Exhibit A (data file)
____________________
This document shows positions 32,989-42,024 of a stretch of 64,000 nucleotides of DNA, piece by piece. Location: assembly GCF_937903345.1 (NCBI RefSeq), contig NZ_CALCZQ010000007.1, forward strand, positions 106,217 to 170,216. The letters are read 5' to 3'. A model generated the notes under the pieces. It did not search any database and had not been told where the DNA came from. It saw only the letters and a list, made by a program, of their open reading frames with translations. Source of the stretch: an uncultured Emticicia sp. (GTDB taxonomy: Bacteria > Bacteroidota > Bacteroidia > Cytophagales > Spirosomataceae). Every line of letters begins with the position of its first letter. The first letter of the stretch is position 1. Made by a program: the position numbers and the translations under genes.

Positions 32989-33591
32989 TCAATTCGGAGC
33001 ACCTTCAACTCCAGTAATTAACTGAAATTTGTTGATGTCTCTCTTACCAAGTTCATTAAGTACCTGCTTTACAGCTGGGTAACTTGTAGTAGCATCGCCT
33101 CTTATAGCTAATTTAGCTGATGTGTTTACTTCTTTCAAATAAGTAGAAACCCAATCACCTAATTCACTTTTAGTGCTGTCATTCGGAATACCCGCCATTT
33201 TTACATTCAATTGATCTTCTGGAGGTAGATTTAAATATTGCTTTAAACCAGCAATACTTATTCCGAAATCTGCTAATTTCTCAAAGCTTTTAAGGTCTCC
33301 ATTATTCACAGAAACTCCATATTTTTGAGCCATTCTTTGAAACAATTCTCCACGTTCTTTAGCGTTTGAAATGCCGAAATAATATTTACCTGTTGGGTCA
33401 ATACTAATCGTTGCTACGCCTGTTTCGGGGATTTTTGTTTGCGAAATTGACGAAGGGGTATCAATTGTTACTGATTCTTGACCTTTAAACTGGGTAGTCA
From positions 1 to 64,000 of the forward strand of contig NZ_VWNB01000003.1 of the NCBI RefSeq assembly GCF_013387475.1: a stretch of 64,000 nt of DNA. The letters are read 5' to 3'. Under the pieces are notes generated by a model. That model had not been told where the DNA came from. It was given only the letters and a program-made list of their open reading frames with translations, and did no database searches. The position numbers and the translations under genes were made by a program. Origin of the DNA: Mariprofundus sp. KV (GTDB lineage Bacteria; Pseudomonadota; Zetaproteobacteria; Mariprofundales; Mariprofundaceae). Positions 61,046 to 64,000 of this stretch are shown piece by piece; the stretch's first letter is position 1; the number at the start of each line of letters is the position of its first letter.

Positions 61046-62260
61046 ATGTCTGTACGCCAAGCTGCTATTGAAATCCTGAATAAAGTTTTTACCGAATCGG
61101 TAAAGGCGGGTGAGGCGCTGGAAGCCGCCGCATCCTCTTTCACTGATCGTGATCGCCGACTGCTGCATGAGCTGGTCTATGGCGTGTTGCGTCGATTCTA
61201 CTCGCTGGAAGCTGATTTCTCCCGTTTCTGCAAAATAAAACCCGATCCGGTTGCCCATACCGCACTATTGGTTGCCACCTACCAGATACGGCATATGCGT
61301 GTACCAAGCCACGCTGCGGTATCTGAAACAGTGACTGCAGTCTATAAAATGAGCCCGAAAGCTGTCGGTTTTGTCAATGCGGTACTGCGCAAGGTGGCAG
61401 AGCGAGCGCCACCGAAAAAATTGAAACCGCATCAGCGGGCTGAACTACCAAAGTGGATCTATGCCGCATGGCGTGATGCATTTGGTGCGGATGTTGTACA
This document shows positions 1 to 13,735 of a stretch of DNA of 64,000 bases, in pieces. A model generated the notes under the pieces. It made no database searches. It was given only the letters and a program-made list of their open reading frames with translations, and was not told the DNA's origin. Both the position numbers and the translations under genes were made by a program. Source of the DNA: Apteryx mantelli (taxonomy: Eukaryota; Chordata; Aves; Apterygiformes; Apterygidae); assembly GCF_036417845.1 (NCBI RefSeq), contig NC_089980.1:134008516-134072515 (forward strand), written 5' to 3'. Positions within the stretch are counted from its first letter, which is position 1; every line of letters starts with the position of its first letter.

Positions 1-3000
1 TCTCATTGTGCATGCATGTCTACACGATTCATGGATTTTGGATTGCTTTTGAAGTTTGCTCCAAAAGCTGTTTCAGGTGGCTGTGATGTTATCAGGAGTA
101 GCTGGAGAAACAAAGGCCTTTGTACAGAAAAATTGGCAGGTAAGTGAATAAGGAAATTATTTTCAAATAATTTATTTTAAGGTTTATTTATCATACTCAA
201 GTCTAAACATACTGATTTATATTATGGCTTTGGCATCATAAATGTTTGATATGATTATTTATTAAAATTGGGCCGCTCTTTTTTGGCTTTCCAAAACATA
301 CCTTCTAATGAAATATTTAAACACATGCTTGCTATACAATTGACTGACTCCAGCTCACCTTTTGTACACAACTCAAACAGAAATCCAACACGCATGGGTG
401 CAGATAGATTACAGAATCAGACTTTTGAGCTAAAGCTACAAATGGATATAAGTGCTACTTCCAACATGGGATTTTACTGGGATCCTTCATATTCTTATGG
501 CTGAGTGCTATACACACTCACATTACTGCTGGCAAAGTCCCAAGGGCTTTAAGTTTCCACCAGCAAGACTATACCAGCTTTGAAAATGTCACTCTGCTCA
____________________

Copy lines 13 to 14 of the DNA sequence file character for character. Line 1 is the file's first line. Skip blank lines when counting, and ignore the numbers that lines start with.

61201 CTCGCTGGAAGCTGATTTCTCCCGTTTCTGCAAAATAAAACCCGATCCGGTTGCCCATACCGCACTATTGGTTGCCACCTACCAGATACGGCATATGCGT
61301 GTACCAAGCCACGCTGCGGTATCTGAAACAGTGACTGCAGTCTATAAAATGAGCCCGAAAGCTGTCGGTTTTGTCAATGCGGTACTGCGCAAGGTGGCAG